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A Special Issue of Open Archaeology Shines a Light on Developments in the Arctic North

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Auyuittuq National Park, Baffin Island, Nunavut, Canada, August 19, 2007 | © Rick Derevan.

In 2016, this topical collection of articles on advances in arctic archeology has surveyed both the recent changes the arctic north undergoes and the implications of increasingly accessible data for research.

A Blog Article by Pablo Markin.

While the arctic region of North America experiences climate-related changes, growing tourism exposure and mounting resource-extraction probes, this also lead to the reconfiguration of relations between local and global players, such as indigenous and scientific communities. On the background of the ecological disruptions that this region undergoes, researchers increasingly take advantage of the growing stock of imaging and geomatic data to apply novel approaches to on-site and laboratory research, as Peter Whitridge and Max Friesen, this collection of articles’ editors, indicate.

This is demonstrated in Tim Rast and Christopher B. Wolff’s study on Late Dorset Palaeoeskimo drums analyzed in relation to historical local shamanism practices based on additional archaeological finds discovered on Coastal Bylot Island, Nunavut, Canada, in 2014. These wooden drum fragments dating to circa 1000 AD have enabled additional insights into the Late Dorset Palaeoeskimo style in relation to the historical development of Inuit drum morphology and the practices of Late Dorset shamanism. In his research on Middle Dorset large-scale communal structures located in the Oxford Bay area of Victoria Island, Nunavut, Canada., T. Max Friesen contributes to the arctic archaeology of these sites by their radiocarbon dating to the period between 200 and 700 AD. This cluster of Middle Dorset structures represents a unique source of primary data on historical hunting practices and their interrelations with settlement patterns and built forms, such as Late Dorset longhouses. Likewise, Lauren E. Y. Norman et al. demonstrate that archaeological excavations, such as in Cape Espenberg, Alaska, can shed light on the historical variability in and changing uses of location-related architectural forms, e.g., subsistence patterns in early Thule semi-subterranean dwellings in the period from 1300 to 1450 AD.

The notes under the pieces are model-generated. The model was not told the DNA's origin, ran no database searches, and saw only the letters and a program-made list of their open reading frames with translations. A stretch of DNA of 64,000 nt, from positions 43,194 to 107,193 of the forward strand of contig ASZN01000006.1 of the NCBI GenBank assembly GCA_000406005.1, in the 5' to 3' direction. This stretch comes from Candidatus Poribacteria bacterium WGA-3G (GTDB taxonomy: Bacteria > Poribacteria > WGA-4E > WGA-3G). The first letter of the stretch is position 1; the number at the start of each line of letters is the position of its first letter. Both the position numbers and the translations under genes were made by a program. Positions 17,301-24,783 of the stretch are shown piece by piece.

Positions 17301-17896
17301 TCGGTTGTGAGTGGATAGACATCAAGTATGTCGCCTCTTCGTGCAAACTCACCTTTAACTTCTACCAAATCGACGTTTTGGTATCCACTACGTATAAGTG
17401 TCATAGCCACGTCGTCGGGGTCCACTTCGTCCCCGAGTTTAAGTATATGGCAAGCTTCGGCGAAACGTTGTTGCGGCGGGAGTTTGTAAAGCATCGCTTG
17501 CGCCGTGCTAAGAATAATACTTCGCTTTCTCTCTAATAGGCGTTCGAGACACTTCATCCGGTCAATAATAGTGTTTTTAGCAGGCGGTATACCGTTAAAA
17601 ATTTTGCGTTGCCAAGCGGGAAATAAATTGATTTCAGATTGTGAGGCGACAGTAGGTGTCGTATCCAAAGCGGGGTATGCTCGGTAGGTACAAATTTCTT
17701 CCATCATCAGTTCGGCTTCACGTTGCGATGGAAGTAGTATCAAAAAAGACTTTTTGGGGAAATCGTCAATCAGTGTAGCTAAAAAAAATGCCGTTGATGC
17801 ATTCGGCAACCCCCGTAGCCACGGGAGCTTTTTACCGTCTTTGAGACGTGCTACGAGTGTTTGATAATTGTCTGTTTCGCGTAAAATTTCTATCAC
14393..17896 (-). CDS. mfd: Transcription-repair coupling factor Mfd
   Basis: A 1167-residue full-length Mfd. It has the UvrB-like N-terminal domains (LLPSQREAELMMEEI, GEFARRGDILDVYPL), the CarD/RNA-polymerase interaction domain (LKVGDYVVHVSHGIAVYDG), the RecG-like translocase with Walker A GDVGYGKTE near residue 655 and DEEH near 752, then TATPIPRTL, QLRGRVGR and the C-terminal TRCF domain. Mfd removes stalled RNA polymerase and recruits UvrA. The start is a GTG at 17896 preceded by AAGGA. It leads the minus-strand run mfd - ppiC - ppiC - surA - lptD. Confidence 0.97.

By contrast, Peter Dawson and Richard Levy draw attention to the potential of virtual exhibitions to raise the profile of Canada’s non-Indigenous polar heritage sites, especially given their geographical remoteness. Thus, this article argues that Internet-based exhibits can increase public awareness of heritage preservation projects in the arctic and Antarctic regions and the climate change-related impact on associated sites, such as Fort Conger, a polar heritage site in Quttinirpaaq National Park on Ellesmere Island, Canada. In other words, as David B. Landry et al. suggest, digital technologies, e.g., point cloud data collected with the aid of large terrestrial laser scanning technology, are likely to facilitate analytical and interpretive findings. The use of these tools has assisted the visual analysis of archaeological site surfaces, to characterize their features in the context of the existing body of research on Paleo-Inuit hunter-gatherer sites.

At the same time, as the contribution of Brendan Griebel, Torsten Diesel, and Tim Rast to this issue indicates, arctic archeological research increasingly seeks to reconcile Inuit and non-Inuit approaches to the preservation of heritage sites, such as in Nunavut, Canada. Thus, these researches suggest that the development of community-oriented resources, such as archaeological guidebooks and kit, may contribute to growing inter-cultural awareness and improved regulatory handling of heritage resources in this region. This is especially important in view of the rapid environmental changes, such as coastal erosion in the Mackenzie Delta of the Inuvialuit Settlement Region, Canada, which, as Michael J. E. O’Rourke warns, urgently demands a revision of shoreline erosion models and more intensive monitoring of the arctic region, to identify vulnerable archaeological areas.

Thus, this issue of Open Archaeology indicates both the importance of on-going archaeological research in remote regions, such as the arctic, but also the urgency of using advanced technological tools for the documentation of transformations and the interpretation of finds in these sites.

By Pablo Markin

Featured Image Credits: Auyuittuq National Park, Baffin Island, Nunavut, Canada, August 19, 2007 | © Rick Derevan.

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